Defeats and helplessness

Although there is good evidence that loss of control and beliefs about control are powerfully implicated in depression (Peterson et al., 1993), the point about social defeat and social harassment is that this is not just about losing control—though, of course, in one sense (loss of) control is key to a defeat and/or a harassed position. Rather, it is the knock-on effects of a defeat that are crucial, especially the way a defeat forces a change in social standing, comparison of oneself with others, and social behaviour (Gilbert, 2000a). It should be noted that in animal studies of learned helplessness (LH) (such as that induced by inescapable shock), helpless states tend to remit quite quickly, within 48-72 hours or so, and this has been a serious criticism of this model of depression (see Irwin, 2000). Recognising this, Weiss et al. (2000), rather than explore whether different types of stressor produce different effects, chose to try to breed a strain of rats that would show a longer-lasting response to inescapable shock. They failed, although they did find a strain that showed early life hyperactivity, and when young showed a more prolonged LH response.

Not only is prolonged exposure to shock a totally unnatural type of stress, but it is also a stress that requires no change in social communication, social cognition, or social activity. However, not only has social agonism been a common stressor for many animals for millions of years, because competition for resources can be acute, but also there is a range of evolved behaviours for coping with it; for example, submissive behaviour and defeat-demobilisation. Moreover, in response to a defeat (or ongoing harassment if an animal tries to mount a challenge), animals must change their social behaviour and downgrade exploration and acquisitive, confident social engagement behaviours—those very behaviours associated with PA. Furthermore, unlike shock-stress, social defeats and attacks can have long-term effects. Meerlo et al. (1996) found that a single episode of social defeat in rats could have measurable effects on biological rhythms, and eating and social behaviour in an open field up to 7 days later. Indeed, animals can die shortly after social defeats—and not from their injuries (MacLean, 1990; Von Holst, 1986). What emerges from the literature, then, is that defeats can produce rapid shifts (discontinuities) in functioning and be long lasting.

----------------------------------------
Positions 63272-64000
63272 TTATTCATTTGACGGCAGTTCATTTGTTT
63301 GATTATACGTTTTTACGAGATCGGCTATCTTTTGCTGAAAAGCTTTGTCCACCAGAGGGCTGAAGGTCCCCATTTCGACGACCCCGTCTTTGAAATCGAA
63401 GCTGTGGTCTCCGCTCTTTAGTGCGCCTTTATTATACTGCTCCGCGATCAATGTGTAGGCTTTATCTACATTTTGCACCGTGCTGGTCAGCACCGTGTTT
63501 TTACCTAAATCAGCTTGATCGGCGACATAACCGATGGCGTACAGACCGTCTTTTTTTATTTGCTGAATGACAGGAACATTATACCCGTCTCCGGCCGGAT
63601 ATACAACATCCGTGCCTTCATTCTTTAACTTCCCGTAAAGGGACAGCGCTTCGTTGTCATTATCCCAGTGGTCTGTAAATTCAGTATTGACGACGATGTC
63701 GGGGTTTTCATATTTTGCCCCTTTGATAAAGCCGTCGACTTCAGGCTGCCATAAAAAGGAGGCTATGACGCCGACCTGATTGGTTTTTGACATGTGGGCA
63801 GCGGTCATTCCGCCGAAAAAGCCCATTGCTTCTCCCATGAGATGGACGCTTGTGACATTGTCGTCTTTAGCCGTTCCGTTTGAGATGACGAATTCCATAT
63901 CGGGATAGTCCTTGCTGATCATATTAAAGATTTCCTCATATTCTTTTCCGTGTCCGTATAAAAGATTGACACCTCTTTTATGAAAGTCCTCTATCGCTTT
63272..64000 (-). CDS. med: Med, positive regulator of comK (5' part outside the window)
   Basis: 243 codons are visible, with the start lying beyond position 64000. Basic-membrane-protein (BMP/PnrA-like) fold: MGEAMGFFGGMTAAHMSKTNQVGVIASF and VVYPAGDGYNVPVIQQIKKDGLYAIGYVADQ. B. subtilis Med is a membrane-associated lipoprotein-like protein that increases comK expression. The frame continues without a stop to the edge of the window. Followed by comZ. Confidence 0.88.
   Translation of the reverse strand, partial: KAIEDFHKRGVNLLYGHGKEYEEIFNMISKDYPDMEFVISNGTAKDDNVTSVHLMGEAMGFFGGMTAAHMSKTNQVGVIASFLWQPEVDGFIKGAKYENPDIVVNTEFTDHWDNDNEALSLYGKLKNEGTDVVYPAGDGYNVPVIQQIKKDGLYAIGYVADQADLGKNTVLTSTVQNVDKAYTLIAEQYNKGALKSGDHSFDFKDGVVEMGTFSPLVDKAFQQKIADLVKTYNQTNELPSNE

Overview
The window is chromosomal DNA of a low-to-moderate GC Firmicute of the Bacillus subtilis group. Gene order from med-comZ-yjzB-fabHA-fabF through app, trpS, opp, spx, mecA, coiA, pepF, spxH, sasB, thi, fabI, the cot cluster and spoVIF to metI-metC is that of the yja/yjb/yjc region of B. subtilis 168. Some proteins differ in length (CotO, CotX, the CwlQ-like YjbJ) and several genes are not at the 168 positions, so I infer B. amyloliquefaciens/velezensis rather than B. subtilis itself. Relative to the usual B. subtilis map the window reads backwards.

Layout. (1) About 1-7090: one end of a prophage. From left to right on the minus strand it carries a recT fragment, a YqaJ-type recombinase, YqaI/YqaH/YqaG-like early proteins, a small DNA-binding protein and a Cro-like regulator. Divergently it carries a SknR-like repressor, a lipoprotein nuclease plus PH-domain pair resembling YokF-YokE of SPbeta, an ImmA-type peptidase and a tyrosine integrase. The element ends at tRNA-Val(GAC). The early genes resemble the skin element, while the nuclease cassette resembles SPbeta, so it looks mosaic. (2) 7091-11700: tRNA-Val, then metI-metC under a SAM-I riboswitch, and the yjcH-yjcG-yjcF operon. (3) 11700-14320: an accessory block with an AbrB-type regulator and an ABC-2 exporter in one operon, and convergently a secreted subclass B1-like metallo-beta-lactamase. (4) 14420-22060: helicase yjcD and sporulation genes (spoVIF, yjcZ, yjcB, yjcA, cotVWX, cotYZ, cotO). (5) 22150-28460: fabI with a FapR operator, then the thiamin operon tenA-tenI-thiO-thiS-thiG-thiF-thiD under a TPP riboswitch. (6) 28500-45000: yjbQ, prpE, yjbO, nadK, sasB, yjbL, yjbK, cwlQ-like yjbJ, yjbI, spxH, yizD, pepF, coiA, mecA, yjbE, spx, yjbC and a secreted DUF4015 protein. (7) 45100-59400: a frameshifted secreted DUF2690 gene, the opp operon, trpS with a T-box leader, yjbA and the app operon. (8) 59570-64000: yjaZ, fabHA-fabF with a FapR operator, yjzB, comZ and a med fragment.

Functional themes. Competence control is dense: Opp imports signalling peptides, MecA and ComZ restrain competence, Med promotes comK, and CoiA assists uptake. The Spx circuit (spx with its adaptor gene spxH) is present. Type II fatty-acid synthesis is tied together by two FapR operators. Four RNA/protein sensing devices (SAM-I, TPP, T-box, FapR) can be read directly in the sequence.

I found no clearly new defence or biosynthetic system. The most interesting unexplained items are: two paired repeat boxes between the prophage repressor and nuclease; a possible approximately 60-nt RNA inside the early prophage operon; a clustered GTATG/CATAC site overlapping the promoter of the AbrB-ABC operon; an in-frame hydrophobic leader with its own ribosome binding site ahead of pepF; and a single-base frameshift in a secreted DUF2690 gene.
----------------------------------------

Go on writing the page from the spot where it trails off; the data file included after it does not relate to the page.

Gilbert et al. (2002), using a structural equation model, found that feeling defeated had specific effects on PA. Rooke and Birchwood (1998) found that loss of status, sense of defeat, and entrapment were also powerfully related to depression in people suffering from schizophrenia. In an interesting test of the defeat/entrapment model, Willner and Goldstein (2001) studied 76 stressed mothers and found that entrapment and defeat mediated the link between depression and stress. It is when stress is associated with a sense of personal defeat and entrapment that stress is associated with depression. In another test of the defeat and social-rank theory, Brenninkmeyer et al. (2001) explored symptoms of burnout (which has overlapping features with depression such as fatigue). Burnout interacted with feelings of inferiority to affect significantly levels of depression. Such findings need replication of course, and the direction of causality remains unclear.

From their studies of torture victims, Ehlers et al. (2000) have also argued that mental defeat is different from loss of control (helplessness). Clearly, to be subjected to torture is to lose control, but some people can still retain a sense of their identity. It is those who feel mentally defeated that suffer the higher depression and chronic PTSD symptoms, even after controlling for severity of the torture.

Defeat Depression

Defeat Depression

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